Multi architecture builds of Docker images
4 minutes read
tech docker

"Build once and run anywhere" sounds like the perfect way to explain Docker to the newbies. But unfortunately this is not true always. Docker images are architecture specific. You can't run an image built for amd64 architecture on a arm64 machine. Let's understand the problem here,

Why do we need different images for different architectures?

There are a few reasons why we need to have different Docker images for different architectures:

  • Differences in instruction sets: For example, an x86_64 machine has a different instruction set than an ARM machine. This means that the same Docker image cannot be run on both architectures without being compiled for each architecture.
  • Differences in hardware capabilities: For example, an ARM machine may have less RAM than an x86_64 machine. This means that a Docker image that is designed to run on an ARM machine may not be able to run on an x86_64 machine without being modified.
  • Differences in operating systems: For example, a Docker image that is designed to run on Linux cannot be run on Windows without being modified.

By creating separate Docker images for different architectures and operating systems, we can ensure that our images are portable and that they can be run on a wide variety of platforms. This makes it easier for us to deploy our applications and to reach a wider audience.

Is this a common practice? Does all images are built for multiple architectures?

Generally, the web applications (that most of us work on) aren't built for multiple architectures. Because most of these are typically servers and they are built for amd64 architecture because most of the servers are amd64 architecture.

But, if you are building an application for IoT devices, then you need to build for multiple architectures. Because IoT devices are built for different architectures. Example, Raspberry Pi is built for arm64 architecture. So, if you are building an application for Raspberry Pi, then you need to build for arm64 architecture.

Applications like Redis, MySQL, nginx etc. are built for multiple architectures. Because these applications are used in servers and IoT devices. So, they need to be built for multiple architectures.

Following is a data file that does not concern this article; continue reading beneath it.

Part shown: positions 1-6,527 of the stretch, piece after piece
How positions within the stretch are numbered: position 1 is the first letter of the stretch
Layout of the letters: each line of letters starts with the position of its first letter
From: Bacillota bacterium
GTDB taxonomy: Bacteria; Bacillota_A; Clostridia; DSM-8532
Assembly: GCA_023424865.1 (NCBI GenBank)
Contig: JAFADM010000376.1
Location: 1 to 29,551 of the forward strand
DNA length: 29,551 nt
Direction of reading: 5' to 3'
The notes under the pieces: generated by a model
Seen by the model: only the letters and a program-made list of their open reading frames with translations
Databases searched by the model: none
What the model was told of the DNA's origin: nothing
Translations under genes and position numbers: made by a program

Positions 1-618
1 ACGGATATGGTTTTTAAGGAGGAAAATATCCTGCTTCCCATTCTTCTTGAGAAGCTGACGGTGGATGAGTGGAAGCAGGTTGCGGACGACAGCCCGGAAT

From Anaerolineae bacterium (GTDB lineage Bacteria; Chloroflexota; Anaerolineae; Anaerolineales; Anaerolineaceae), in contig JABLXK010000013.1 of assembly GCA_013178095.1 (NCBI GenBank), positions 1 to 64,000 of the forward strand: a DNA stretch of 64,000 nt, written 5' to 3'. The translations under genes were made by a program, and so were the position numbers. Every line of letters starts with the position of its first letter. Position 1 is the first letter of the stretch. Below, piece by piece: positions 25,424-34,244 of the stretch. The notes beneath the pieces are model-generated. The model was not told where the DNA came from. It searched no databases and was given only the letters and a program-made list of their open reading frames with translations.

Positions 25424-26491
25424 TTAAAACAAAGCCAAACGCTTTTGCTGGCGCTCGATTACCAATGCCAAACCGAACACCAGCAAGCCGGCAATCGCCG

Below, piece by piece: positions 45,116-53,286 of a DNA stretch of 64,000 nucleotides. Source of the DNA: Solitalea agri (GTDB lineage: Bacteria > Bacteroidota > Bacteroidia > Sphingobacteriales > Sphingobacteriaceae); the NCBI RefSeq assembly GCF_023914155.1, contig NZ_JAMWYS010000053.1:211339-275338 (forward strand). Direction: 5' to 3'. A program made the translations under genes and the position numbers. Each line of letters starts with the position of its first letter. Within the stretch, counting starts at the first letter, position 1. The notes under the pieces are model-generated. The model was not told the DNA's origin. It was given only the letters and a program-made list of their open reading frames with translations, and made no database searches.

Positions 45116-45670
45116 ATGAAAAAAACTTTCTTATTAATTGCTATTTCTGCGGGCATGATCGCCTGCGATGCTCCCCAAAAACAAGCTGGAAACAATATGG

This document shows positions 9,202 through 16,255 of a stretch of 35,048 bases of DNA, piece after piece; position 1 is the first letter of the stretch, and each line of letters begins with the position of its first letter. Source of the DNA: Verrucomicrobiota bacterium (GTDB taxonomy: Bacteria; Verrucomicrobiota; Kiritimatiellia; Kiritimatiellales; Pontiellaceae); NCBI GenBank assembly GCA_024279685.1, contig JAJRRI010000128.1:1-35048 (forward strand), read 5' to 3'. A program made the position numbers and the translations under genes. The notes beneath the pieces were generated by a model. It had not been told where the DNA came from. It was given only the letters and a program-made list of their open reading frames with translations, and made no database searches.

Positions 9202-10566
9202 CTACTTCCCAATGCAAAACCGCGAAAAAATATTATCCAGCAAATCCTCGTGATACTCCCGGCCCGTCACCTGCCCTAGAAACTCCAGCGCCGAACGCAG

How to build a Docker image for multiple architectures?

Docker has a feature called buildx which allows you to build images for multiple architectures. You can use the buildx command to build images for multiple architectures.

docker buildx build --platform linux/amd64,linux/arm64 -t <image-name> .

This command will build the image for both amd64 and arm64 architectures. You can also build for other architectures like arm/v7, arm/v6, s390x, ppc64le etc.

How to run an architecture specific docker image?

In general, docker pulls in the image based on the architecture. For example, if you are running on Mac M1/M2(apple processors) docker automatically pulls in arm64 images. If you are running on a Linux machine, docker pulls in amd64 images. However, if you want to run a specific architecture image, you can do so by specifying the platform.

docker run --platform linux/arm64 <image-name>

or in the docker base image you can specify the platform.

FROM --platform=linux/arm64 alpine

Note: Likely the images won't be working as expected in a different architecture. So, it is not a good idea to run an image built for amd64 architecture on a arm64 machine.

Prasanna is a full stack web developer, with exposure to various programming languages. Uses mostly Java, Javascript these days and got ~13 years of architecting and coding enterprise software solutions.